The eastern section of building is much more interesting. I discover:
  • An administrative hallway that is cut in two by a large crevasse apparently caused by a long-ago earthquake. There’s a monitoring room that I can get to that tells me that the library, reactor, and life support are all functioning normally but that planetary defense, course control (?), communications, and project control (?) are all malfunctioning. It’s all in the mangled gibberish so it is a bit difficult to know if I read those labels correctly.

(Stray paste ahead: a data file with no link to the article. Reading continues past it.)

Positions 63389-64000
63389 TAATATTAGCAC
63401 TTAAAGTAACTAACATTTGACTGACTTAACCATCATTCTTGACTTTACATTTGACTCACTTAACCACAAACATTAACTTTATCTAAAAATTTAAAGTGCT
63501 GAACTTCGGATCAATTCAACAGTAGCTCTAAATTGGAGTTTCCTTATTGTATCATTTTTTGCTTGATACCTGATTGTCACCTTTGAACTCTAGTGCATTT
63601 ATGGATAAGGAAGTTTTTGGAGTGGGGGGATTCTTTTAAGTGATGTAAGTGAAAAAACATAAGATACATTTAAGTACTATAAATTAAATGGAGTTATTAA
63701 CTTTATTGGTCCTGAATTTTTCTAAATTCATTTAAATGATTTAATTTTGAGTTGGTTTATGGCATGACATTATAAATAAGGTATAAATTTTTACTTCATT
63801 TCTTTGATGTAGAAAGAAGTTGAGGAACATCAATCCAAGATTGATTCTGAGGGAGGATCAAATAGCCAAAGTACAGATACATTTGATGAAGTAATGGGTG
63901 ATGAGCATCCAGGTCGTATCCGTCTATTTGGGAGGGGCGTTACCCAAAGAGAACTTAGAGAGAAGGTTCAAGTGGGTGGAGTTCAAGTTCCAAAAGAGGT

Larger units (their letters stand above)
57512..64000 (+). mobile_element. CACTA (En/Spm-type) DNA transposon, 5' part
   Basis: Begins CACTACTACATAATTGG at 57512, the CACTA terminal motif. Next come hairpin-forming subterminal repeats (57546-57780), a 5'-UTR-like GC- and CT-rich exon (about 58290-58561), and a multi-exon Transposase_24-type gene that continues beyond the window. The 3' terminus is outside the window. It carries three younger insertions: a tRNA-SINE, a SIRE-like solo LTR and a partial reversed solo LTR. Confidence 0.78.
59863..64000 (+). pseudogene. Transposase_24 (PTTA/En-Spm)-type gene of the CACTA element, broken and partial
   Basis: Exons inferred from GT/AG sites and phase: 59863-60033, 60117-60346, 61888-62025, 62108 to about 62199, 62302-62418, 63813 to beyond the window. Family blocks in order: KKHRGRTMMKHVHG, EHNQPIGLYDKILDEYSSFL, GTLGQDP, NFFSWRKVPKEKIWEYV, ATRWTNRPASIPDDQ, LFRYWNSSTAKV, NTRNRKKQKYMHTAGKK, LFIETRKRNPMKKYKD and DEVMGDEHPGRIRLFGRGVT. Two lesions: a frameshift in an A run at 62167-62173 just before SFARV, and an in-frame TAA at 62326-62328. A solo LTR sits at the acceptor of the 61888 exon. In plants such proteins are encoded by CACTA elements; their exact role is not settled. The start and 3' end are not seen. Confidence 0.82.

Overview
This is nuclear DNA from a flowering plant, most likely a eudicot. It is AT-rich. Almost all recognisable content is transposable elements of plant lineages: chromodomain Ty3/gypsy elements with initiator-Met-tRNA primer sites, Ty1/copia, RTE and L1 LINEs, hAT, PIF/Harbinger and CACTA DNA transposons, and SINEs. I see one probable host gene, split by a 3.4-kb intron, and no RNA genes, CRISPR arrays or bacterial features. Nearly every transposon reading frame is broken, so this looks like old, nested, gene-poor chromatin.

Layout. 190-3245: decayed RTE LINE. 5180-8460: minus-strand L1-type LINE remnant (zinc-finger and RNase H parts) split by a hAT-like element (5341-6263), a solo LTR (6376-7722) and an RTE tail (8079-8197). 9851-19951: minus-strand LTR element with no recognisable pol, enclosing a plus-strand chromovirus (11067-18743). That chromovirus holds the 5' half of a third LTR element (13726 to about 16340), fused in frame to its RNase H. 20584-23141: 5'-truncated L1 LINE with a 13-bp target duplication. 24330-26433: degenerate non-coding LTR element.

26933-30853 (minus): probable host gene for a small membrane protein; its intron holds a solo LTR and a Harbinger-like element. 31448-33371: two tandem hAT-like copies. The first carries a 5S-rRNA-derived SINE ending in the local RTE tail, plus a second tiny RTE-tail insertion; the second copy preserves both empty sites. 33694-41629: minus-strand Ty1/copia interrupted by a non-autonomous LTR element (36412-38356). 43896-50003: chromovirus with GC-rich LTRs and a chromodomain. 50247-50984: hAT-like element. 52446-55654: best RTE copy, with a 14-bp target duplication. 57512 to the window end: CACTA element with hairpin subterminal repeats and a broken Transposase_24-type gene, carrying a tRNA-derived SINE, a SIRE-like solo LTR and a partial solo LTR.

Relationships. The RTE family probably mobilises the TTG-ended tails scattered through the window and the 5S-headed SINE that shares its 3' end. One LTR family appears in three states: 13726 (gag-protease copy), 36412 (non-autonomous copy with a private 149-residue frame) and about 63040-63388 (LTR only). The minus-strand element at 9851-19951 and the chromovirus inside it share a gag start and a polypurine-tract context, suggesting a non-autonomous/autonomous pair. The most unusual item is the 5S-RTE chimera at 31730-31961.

• In a separate part of that hallway, there’s a key hidden in a crack in the floor but my fingers are too plump to retrieve it.
  • A “Mech Corridor” which contains a storage room of spare parts (oil, fuses, and some technobabble items), another tool room of spare parts (flask, laser, u-bar, and pliers), plus a machine that dispenses different flavors of acid.
  • The mech corridor also has both an elevator and a stairway to access the reactor. The stairs are dark (with grues!) and the elevator requires an access key so I’ll have to find a way in there later.
  • A separate elevator bank with both “upper” and “lower” elevators and a “teleportaashun buux”. All three require access cards that I do not have. Isn’t the garbled text great?

An artist’s conception of Floyd (see below!)